In addition to the on-going high temperature base load trial, a part of the HWT II test track is run with temperature cycles between 725 °C and 400 °C. This simulates the start of the boiler when, for example, there is no wind or solar energy available and a shutdown of the boiler when sufficient wind or solar energy is available.

The steam flow leading to the test track is taken from the main boiler and led into separate superheater tubes, in this case thin-walled tubes made of Alloy 617 B and VDM® Alloy C-263 (UNS N07263), to the boiler’s hottest parts. In the boiler, steam is heated in the tubes from 530 °C to the desired 725 °C. It is then fed into the HWT II test track. It is also possible to cool the steam down to 400 °C by introducing cold steam and water into the test track so the effects of repeated thermal cycling on materials can be observed.

Material preparation and performance

VDM delivered a total of almost 20 tonnes of Alloy 617 B and the precipitation-hardening Alloy C-263 for the HWT II test tracks. Both materials were selected because of their good resistance (100,000 hours creep rupture strength) under the specified operating conditions. Due to the high requirements for purity, the alloys were melted and cast under vacuum via Vacuum Induction Melting (VIM), and then remelted via Electroslag Remelting (ESR) and Vacuum Arc Remelting (VAR) respectively, to avoid inclusions as far as possible. Different dimensions were produced, for example 60mm diameter valve parts in Alloy 617 B and thick-walled pipes in Alloy C-263 up to 220mm diameter.

More than 9,900 operating hours at 725 °C and more than 2,600 temperature cycles of 725 °C–520 °C–400 °C–725 °C have been achieved. An inspection has shown no material problems or indications of cracking in the components.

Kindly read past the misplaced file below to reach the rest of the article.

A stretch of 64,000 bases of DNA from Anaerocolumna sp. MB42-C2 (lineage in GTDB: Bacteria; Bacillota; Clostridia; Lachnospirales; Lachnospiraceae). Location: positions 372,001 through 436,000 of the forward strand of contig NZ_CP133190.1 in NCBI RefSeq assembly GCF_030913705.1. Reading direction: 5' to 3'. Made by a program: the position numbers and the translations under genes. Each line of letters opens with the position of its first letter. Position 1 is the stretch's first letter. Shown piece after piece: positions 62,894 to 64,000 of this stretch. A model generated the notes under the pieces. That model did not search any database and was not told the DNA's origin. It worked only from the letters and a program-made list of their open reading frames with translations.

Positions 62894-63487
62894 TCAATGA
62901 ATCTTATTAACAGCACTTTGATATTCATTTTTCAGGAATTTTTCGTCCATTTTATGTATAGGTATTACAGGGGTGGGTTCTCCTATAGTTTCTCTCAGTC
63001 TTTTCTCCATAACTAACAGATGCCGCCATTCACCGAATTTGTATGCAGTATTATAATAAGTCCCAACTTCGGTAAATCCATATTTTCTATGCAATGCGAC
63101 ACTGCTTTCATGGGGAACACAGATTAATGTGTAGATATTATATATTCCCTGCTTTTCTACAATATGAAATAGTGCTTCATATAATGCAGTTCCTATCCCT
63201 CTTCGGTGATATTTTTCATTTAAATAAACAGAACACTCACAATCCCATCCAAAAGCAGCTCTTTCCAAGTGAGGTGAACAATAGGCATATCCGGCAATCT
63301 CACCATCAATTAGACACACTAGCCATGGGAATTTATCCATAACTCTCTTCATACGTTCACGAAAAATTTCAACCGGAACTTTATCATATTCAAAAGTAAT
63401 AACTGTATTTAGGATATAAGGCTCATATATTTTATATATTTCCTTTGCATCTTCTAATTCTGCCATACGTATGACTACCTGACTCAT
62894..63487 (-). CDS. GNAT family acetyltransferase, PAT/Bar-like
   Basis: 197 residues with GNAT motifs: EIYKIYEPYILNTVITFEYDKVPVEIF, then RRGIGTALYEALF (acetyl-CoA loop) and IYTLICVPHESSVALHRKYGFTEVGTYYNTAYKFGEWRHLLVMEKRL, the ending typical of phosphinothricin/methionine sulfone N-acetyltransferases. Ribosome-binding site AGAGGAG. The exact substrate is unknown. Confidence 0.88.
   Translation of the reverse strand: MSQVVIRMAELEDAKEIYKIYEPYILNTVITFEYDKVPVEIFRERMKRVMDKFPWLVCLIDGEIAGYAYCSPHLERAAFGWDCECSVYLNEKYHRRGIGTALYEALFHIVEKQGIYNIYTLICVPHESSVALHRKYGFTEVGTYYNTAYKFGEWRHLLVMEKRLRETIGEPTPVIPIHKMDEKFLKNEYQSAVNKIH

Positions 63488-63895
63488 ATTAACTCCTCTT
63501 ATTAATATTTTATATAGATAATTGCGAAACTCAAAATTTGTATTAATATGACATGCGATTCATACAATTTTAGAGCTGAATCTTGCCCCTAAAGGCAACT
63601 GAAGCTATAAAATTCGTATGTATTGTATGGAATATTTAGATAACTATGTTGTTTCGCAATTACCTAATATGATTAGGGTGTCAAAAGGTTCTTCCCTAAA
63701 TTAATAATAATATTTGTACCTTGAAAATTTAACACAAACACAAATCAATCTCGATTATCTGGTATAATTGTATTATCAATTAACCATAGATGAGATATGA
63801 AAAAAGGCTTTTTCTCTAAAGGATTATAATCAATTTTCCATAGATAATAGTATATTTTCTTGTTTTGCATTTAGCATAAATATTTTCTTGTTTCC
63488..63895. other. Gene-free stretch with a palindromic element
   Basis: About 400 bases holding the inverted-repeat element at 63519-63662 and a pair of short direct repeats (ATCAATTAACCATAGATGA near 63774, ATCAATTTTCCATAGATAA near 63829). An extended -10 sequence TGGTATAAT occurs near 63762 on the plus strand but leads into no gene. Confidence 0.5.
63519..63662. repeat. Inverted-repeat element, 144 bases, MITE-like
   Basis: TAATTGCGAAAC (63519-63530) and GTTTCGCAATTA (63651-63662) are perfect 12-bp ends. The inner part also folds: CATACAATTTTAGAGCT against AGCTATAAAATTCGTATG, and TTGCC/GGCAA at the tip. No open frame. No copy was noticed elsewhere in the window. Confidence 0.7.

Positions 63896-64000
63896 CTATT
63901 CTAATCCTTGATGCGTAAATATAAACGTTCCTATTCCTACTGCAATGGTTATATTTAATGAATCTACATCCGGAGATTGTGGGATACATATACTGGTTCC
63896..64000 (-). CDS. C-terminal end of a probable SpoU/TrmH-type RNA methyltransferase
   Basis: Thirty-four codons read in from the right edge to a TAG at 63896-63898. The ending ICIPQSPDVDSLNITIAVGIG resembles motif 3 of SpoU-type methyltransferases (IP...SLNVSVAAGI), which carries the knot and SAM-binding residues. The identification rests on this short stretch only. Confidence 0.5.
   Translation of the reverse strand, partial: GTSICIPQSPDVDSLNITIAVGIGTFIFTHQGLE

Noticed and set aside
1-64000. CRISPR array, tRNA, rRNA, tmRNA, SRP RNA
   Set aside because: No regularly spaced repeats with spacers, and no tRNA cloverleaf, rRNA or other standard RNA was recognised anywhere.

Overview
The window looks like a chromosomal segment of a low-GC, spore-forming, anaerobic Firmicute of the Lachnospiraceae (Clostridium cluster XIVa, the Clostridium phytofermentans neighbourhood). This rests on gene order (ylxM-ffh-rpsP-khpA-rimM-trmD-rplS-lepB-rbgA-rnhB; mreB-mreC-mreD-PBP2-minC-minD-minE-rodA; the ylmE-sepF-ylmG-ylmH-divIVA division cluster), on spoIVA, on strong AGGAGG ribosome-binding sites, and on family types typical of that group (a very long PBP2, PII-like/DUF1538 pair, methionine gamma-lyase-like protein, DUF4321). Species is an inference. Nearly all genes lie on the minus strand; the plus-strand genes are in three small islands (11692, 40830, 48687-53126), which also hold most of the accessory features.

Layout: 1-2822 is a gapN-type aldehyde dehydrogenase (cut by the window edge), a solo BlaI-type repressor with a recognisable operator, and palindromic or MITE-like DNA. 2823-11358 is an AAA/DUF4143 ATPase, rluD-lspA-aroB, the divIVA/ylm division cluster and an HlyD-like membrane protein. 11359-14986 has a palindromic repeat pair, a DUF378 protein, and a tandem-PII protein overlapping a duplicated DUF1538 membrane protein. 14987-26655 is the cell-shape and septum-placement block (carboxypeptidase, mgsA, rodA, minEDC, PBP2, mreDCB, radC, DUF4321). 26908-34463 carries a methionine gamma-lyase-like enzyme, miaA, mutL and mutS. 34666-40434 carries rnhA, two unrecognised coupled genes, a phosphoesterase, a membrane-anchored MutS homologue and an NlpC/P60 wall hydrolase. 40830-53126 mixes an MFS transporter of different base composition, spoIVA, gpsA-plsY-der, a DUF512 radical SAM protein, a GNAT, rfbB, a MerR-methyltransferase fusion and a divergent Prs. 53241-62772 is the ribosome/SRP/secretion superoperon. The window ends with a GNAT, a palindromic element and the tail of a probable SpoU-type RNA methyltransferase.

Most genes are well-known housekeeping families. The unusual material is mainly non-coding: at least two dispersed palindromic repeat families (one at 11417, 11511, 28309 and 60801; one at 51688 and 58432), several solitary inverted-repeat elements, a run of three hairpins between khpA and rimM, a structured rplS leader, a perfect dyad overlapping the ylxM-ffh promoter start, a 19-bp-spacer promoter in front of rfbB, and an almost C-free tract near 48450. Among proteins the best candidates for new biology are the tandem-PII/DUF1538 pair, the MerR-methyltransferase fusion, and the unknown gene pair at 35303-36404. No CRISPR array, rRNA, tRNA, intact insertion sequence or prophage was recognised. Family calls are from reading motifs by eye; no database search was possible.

Advanced ultra supercritical steam in China

China has for many years been working to increase the efficiency of coal-fired power plants. For example, the four 1000MW ultra-supercritical (USC) boilers at Yuhuan, in Zhejiang province, operate at an efficiency of around 45% by using 605 °C steam. The first of these units came on-line in 2006, the final one in 2007. But the goal is for even higher steam temperatures, 700 °C or higher, which can lead to efficiencies of over 50%. This is called Advanced USC technology. Nickel-containing austenitic stainless steels are needed at these temperatures for reasons of creep strength, but modifications to existing alloys are needed for cost-effectiveness. Three different alloys are currently being tested, but the most promising is called Super304H. By introducing 3% copper, precipitates will form that allow for high strength at 700 °C while maintaining adequate ductility for use as superheater and reheater tubes. The alloy has also small amounts of niobium, nitrogen and boron as well as a high carbon content. The alloy can be classified as a precipitation hardenable alloy. It is believed that this alloy is one of the keys to achieving 50% efficiency on a commercial scale.

Current Issue

Nickel and sustainability

Towards a circular economy

August 30, 2018

NickelVol33No1Spring2018_Thumbnail

Feature Story:
A catalyst for sustainable operations
Nickel-containing catalysts are widely used in the refining and petrochemical industries worldwide. At end-of-life, catalysts are either sent to landfill or sent for recycling to recover the valuable metals they contain. Refineries in Kuwait are changing the way they handle spent catalysts.